Wednesday, November 11, 2009

Economic Views

Global financial mavens are betting that Taiwan's currency is going to appreciate (go up in value), as Taiwan approaches the signing of the historic financial MOU with China, which probably won't have any benefits for the island as a whole, but which local financial firms appear to assume will make them big players in the emerging cross-strait financial market. In response, the government has moved to limit funds from foreigners invested in currency speculation.
Taiwan will bar foreign investors from putting money in time deposits with immediate effect, the island's financial regulator said on Tuesday, as the authority moves to curb what it sees as currency speculation.

The Financial Supervisory Commission announced the move at a news conference after the island's central bank said in October that foreign investors have parked about T$500 billion ($15.5 billion) in Taiwan dollar accounts.

Foreign funds have been actively entering Taiwan's forex market in recent months, on expectations that the currency will strengthen further.
To put it simply, each time someone puts money into Taiwan's banks as NT dollars, they must buy Taiwan dollars. This new demand puts pressure on the NT to rise in value, just as any other good might when demand for it rises. Not only does a rising NT threaten Taiwan's export industries at a delicate time -- it makes everything they sell more expensive -- but it also threatens a speculative bubble that could do grave harm to the economy when it pops.

Against this background Heritage Foundation today hosts a piece on Taiwan's economic relationship with China, with several excellent observations.
It may be difficult to imagine how the centerpiece of Taiwan's economic strategy could be anything other than more open trade and investment with the PRC. The PRC will shortly be the second largest economy in the world and, barring catastrophic events, will be one of the four largest economies indefinitely, perhaps even becoming the largest within a generation.[3] Such a market is obviously a powerful attraction to an island of 22 million people less than 150 miles off the Chinese coast. However, the most lucrative years for Taiwan-China business and trade have already passed.

As an investment, China is moving from a "growth" stock to a "value" stock. In terms of raw growth, the days of 14 percent GDP gains in the '90s and 12 percent GDP gains earlier this decade are gone, to be replaced (after the post-crisis bounce) by long-term growth of about 8 percent annually. And that is if all goes well.[4]

Specifically, the PRC's successful globalization means there are fewer opportunities left for Taiwanese companies. In the 1980s, the mainland desperately needed intermediaries to connect more fully to the outside world. That is no longer the case.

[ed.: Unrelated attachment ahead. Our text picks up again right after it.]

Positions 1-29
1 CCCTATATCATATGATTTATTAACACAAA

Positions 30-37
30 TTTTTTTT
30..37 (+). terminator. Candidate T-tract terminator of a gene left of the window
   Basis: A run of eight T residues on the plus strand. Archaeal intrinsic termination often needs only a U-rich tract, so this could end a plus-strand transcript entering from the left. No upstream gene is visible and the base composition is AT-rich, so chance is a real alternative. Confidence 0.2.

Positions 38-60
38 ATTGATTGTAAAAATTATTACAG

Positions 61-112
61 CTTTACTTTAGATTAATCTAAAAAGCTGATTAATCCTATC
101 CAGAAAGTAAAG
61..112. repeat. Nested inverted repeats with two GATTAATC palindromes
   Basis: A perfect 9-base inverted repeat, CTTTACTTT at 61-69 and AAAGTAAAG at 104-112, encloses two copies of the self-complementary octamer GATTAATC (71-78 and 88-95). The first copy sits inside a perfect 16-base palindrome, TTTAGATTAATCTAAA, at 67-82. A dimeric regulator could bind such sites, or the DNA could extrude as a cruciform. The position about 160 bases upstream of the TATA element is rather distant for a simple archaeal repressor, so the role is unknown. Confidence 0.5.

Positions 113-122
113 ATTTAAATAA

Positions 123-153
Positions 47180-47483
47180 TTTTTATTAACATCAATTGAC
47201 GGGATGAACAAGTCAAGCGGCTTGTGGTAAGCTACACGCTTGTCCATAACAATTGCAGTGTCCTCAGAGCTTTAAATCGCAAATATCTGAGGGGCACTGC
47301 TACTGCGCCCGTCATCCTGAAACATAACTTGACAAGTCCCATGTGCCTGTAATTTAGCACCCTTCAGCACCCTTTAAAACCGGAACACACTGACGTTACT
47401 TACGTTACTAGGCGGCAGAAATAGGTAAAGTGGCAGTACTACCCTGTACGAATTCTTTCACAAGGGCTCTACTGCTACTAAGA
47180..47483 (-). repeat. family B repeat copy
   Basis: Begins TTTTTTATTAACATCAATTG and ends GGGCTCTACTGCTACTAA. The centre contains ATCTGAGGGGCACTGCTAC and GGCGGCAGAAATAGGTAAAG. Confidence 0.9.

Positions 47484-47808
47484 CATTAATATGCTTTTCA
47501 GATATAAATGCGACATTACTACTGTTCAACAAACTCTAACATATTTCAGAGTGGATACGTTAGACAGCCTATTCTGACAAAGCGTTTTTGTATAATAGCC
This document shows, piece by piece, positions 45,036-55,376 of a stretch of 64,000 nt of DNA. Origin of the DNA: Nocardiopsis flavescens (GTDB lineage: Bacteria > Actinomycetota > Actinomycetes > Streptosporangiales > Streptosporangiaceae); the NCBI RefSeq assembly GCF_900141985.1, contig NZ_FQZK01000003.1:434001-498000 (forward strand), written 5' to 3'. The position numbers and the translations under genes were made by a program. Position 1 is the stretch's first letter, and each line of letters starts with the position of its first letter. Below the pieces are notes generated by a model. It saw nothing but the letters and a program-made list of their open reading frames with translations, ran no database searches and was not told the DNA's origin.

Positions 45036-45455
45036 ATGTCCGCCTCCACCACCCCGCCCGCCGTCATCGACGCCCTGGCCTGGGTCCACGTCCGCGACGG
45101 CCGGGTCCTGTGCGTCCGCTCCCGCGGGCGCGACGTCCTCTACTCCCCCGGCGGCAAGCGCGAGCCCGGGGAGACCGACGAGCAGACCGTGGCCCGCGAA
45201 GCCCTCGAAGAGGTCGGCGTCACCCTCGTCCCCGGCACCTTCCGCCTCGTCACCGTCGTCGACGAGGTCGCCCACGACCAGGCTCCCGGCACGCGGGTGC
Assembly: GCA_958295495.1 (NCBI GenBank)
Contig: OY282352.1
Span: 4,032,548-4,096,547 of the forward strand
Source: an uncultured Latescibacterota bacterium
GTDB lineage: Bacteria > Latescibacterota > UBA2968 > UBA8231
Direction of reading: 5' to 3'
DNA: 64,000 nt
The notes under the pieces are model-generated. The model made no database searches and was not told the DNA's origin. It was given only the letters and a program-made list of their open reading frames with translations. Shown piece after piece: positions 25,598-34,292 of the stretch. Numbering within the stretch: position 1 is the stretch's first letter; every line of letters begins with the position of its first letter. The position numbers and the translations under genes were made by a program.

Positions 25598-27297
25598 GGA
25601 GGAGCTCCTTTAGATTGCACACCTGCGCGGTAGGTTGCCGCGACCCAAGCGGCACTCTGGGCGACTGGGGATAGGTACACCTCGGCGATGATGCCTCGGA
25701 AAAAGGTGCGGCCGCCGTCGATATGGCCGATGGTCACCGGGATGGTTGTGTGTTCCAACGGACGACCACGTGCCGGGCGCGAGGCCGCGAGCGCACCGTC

In the 1990s, China became one of the centers for global production. This process involved several hundred billion dollars of investment from elsewhere in East Asia for the purpose of relocating production to the PRC.[5] Preferential access for Taiwan at that time would have been economic and commercial gold. Now, China's cost advantages are at risk, and production will inevitably begin to move elsewhere. Both the mainland as a source of dynamism for the Taiwanese economy and Taiwan playing a pivotal role in mainland development in return are therefore waning--not waxing--forces.

Beyond China, a central Taiwanese motivation in negotiating ECFA is to secure access to trade pacts involving the Association of Southeast Asian Nations (ASEAN), with which the island has considerable economic ties.[6] But there is no guarantee, even with an ECFA, that China will tolerate ASEAN extending such pacts to Taiwan. Further, the Taiwanese economic relationship with ASEAN shares the critical feature of the cross-straits relationship: a current lack of dynamism.

Other options should therefore be cultivated. In particular, Taiwan should seek partners poised for a period of especially rapid growth, better positioned to achieve rapid gains from fresh globalization, and in greater need of Taiwanese technology and service industries.

An obvious candidate is India. India is now entering a demographic expansion of similar magnitude and importance to the one the PRC is leaving.[7] Technology is an Indian strength but India's service sector offers many opportunities for mutual gain from Taiwanese investment. And, just as with the PRC earlier in the reform process, the potential size of the Indian economy makes opportunities for Taiwan effectively limitless. In some ways, India is China 15 years ago, with a decade of 12-13 percent growth potentially available, to be then possibly followed by the same 8 percent annual expansion China now seeks.
The piece ends with policy recommendations. Just what is China's economic growth is a matter of some controversy, as a piece on Politico today rounded up the voices of critics who think China's growth is in large part illusory. But Scissors' major point, that Taiwan needs to diversify away from China, is one that the DPP attempted to put into operation during its eight years at the helm of the government.